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B Vitamins Would Likely Reduce The Impact Of Air Pollution, New Study Says

First Posted: Mar 16, 2017 04:28 AM EDT
B Vitamins Might Reduce Effects Of Air Pollution
B vitamins could lessen the adverse effects of air pollution, according to a new study.
(Photo : Newsy/YouTube screenshot)

A new study indicates that B vitamins could reduce the adverse epigenetic effects of air pollution. The researchers also discovered that high doses of B vitamins could offset the damage triggered by very fine particulate matter from the dirty air.

The study will be published online in the journal Proceedings of the National Academy of Sciences (PNAS). It was led by researchers from Columbia University's Mailman School of Public Health with colleagues at Harvard's T.H. Chan School of Public Health, in China, Sweden, Mexico, Singapore and Canada. This is the first study to research on how to prevent or reduce the harmful effects of air pollution, according to Medical News Today.

The study could benefit the countries in the world that have frequent PM2.5 peaks, which is the very fine particulate matter with a diameter of fewer than 2.5 micrometers. These include China, India, Mexico and some countries in Europe.

PM2.5 fragments can embed in the human lung. This will cause lung and heart health issues to both young and old people. This very fine particulate matter is also suspected by researchers to be the cause of the epigenetic changes in human cells that damage health, according to BBC News.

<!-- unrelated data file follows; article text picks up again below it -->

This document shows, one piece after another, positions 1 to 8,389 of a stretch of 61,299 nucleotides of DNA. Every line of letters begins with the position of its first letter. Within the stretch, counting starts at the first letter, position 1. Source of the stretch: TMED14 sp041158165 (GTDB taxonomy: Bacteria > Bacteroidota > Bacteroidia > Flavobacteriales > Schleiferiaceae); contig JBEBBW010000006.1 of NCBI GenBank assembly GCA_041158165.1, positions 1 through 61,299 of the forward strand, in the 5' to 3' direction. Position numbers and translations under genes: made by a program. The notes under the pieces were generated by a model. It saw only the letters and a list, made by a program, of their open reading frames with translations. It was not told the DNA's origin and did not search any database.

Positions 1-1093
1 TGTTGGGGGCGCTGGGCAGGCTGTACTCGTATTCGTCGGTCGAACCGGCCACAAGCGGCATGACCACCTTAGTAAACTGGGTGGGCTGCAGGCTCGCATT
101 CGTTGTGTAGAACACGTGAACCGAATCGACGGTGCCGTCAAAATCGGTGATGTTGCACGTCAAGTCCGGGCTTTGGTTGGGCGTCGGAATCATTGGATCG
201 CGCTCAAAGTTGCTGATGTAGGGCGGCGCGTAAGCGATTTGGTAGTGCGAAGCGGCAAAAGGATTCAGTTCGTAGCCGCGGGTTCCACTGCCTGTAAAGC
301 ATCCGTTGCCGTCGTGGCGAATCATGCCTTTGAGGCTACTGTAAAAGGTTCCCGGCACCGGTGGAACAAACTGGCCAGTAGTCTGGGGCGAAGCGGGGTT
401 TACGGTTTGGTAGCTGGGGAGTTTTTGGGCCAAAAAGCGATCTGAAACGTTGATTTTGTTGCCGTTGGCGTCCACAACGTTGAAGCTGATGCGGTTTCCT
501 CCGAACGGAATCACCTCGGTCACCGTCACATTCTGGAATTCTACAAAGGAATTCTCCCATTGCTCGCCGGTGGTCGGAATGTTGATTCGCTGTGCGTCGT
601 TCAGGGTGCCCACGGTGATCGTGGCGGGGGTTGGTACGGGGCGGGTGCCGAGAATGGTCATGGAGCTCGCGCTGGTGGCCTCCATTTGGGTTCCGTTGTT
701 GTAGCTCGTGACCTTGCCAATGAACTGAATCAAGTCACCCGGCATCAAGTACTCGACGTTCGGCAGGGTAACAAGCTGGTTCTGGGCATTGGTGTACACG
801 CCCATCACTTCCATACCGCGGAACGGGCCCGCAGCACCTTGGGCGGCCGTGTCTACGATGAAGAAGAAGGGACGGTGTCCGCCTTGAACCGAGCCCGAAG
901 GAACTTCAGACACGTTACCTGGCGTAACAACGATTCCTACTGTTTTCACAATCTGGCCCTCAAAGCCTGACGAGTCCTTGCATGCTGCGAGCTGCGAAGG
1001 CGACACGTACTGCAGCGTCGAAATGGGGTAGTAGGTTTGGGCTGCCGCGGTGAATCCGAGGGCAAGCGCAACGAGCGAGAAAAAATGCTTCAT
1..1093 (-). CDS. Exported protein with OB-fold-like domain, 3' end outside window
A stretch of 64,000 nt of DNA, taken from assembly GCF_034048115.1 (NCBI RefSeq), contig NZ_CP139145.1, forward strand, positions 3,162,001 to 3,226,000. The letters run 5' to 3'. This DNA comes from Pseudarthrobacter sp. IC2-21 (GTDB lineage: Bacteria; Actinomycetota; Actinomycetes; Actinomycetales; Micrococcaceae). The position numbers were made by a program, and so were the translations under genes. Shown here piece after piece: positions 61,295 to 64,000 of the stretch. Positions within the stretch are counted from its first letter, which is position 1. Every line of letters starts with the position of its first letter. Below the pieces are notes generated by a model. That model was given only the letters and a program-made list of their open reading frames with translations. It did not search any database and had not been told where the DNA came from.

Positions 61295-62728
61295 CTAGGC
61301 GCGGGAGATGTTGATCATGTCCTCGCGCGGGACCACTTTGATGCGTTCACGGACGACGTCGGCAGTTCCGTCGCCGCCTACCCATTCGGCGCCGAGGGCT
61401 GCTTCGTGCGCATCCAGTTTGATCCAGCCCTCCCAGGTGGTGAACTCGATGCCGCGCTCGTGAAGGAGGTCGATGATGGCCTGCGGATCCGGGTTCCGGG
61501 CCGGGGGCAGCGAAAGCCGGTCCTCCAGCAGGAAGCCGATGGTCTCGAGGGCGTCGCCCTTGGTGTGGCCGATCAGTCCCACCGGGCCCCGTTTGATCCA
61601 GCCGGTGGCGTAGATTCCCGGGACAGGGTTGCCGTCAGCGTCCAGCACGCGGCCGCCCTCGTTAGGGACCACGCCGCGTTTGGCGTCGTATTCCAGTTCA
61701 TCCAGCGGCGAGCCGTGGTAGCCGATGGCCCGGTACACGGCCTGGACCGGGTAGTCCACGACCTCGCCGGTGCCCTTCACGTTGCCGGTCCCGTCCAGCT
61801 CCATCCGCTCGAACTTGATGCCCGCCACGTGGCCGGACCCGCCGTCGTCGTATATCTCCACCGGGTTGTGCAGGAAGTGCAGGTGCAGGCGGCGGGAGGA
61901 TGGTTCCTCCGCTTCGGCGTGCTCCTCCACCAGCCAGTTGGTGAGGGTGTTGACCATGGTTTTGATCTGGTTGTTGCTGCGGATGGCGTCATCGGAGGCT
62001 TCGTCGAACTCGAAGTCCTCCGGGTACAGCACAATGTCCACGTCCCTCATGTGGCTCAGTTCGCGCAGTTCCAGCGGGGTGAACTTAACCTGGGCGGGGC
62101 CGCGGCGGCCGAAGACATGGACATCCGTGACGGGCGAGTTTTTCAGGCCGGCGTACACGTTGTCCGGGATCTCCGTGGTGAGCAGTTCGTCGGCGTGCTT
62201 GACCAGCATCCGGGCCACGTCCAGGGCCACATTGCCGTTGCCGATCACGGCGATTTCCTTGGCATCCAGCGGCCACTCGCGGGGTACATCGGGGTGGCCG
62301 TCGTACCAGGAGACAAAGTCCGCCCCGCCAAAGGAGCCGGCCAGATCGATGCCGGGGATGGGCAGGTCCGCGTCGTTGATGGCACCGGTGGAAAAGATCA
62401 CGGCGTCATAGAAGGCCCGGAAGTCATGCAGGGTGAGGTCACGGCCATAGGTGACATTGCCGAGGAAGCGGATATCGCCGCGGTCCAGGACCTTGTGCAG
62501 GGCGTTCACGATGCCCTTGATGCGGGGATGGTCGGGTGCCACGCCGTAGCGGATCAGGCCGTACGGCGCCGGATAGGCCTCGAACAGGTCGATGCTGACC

In the study, the researchers exposed 10 volunteers to clean air and have been given a placebo or B-vitamin supplement. They were also tested later with high doses of B vitamins in the area with high levels of PM2.5.

After four weeks of B vitamin supplementation, there was a reduction of PM2.5 by between 28 percent to 76 percent at 10 gene locations. The team also discovered the same reduction in the impact on the mitochondrial DNA, which is the parts of cells that produce energy.

On the other hand, the researchers notify that the study has limitations. This is because of the small number of participants and little information on the size of the B vitamin dose that stimulated the reaction.

Professor Carrie Breton from the University of Southern California, who was not involved in the report, said that the fact that the study has a good finding in only 10 subjects is promising. On the other hand, there must be the further follow-up in bigger populations particularly taking into account the ethnic variability in this study. She thinks that it is great that taking a vitamin would protect against the effect of air pollution, yet the public health goal must be the one reducing the air pollution to a level that is not damaging or destructive. 

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